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It took a while for the tapas to be brought to our table.  We had thought that they just have to put it on a plate and serve.  Nope, they heated the food up for us.

The liver was nice.  I like livers.  Suanne hates them.  She says that they tasted “powdery”.

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Kidneys too.  I like them and Suanne doesn’t like it.  I thought it looked like something she would like because it could pass as a Chinese dish in Richmond.  She had a few token bites.

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At least she finds the squid good.  They are pretty small.

We were thinking … what we need is some steamed rice.  The juice on the tapas would have been great with steamed rice.

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Instead of rice, we dunked the bread into the sauce.  We finished the bread in no time.  Without us asking for it, the waiter brought us more bread.  Very attentive … I was impressed that he was not annoyed with this picture taking tourist who doesn’t speak Spanish.  I am beginning to like Spaniards Catalonians.

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The fish was really good.  Since Suanne did not touch the kidney and the liver much, she had almost the entire plate of this.  Suanne said that while it was good, it was not crispy.  Ahhh … she is comparing with the Chinese style of making this.  [Honey, you are in Barcelona, not Richmond.  And no, I don’t think they serve steamed rice here.]

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The bill came up to €16.75.  That is about $26 Canadian.

Looks like there are no nonsense like GST and PST (or the HST!!) like we do in Canada.  And the Spaniards Catalonians, they don’t tip like we do.  You could get away for not tipping here and rarely when the local tip, it is not more than 5%.  So like the saying goes “when in Barcelona, do as the Barcelonians do” … oh … was that right or was that Rome?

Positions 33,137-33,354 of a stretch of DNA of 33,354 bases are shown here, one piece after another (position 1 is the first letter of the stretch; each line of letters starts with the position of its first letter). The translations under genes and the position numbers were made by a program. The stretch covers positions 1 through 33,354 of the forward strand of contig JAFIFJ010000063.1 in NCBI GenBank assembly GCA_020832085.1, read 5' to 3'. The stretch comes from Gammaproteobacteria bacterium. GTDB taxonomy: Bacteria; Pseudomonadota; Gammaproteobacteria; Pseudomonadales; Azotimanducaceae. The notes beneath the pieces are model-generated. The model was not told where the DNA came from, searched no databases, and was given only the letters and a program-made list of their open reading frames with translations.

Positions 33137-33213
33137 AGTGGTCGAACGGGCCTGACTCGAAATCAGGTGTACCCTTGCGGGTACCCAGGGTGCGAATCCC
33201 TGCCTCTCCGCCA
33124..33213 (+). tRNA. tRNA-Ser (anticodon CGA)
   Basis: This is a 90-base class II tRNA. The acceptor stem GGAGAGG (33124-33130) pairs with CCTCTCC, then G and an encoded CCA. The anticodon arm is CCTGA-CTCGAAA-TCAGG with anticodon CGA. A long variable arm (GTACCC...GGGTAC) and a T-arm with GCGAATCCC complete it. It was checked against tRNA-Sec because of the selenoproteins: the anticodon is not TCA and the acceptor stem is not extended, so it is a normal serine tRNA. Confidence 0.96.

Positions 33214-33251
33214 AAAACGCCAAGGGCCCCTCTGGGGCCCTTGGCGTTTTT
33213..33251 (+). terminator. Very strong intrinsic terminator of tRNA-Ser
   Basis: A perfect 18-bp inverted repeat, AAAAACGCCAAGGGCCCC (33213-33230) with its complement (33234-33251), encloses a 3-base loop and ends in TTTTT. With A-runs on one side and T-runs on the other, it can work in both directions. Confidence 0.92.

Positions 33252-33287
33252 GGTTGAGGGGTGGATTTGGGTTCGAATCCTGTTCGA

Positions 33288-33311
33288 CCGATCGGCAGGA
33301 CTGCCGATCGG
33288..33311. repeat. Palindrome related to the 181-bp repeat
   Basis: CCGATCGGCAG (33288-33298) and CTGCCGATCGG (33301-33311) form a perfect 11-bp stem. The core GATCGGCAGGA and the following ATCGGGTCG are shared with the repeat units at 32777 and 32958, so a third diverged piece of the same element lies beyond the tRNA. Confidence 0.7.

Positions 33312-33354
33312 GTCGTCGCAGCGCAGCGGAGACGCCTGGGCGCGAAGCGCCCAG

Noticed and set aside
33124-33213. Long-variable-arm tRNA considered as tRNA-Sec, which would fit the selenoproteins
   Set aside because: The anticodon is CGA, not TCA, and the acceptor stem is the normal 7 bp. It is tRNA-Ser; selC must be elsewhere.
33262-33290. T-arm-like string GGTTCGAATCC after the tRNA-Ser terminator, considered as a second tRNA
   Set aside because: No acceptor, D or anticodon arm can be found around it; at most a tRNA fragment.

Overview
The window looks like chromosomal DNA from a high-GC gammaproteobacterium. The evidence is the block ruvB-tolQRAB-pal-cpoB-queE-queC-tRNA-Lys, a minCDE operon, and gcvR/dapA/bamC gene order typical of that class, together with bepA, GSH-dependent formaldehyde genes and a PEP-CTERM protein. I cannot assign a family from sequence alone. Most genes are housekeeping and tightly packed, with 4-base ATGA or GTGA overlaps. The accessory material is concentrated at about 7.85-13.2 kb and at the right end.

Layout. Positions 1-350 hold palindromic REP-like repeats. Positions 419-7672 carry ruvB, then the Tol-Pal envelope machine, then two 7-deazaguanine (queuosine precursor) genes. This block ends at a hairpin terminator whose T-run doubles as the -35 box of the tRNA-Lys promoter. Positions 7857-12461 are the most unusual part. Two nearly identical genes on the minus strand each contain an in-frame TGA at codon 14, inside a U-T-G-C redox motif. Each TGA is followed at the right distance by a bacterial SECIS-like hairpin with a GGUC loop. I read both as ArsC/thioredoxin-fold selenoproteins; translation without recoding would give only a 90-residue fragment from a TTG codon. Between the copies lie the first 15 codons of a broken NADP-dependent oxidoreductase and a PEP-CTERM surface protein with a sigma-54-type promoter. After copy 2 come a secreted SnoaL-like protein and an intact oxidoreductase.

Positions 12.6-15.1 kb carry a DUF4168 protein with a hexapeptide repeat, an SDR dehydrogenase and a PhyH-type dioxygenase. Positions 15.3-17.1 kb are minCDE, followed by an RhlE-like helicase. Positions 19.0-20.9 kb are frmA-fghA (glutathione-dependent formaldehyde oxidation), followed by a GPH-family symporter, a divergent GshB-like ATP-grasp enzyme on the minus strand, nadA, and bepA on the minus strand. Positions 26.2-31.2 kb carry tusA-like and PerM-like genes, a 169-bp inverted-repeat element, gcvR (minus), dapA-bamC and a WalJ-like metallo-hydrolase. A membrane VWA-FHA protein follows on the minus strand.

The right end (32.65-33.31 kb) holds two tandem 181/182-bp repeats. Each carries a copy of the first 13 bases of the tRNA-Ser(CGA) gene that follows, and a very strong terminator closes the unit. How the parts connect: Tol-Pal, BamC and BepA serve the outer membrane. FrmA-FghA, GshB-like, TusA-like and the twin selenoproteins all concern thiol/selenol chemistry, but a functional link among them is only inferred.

Whatever.

I like Spain Catalonia already.

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  1. I have heard that Spanish put salt in their beer. Or maybe I heard it in the context of Mexico or South America. I’m just assuming that because in the U.S. context I think that is what more people have experience with. All I know is that it is supposed to be those really light-colored beers because they were joking about putting salt in something like a Guinness and people were freaking out.

    I wonder if it is an idea related to the michelada… just because they both have salty items.

  2. I think I know why he pushed the salt towards you with your beer. Either the beer is bland and the salt will help enhance the flavor, just like salt does with food…or the other thing is carbonation/fizziness, to make it more fizzy?

    Try putting salt into your pop, you’ll see what I mean :).

  3. It’s very important that you don’t refer to Catalans as Spaniards! They have their own distinct language (NOT a dialect) and a rich culture and history. And their food is pretty great too! Hope you liked Barcelona!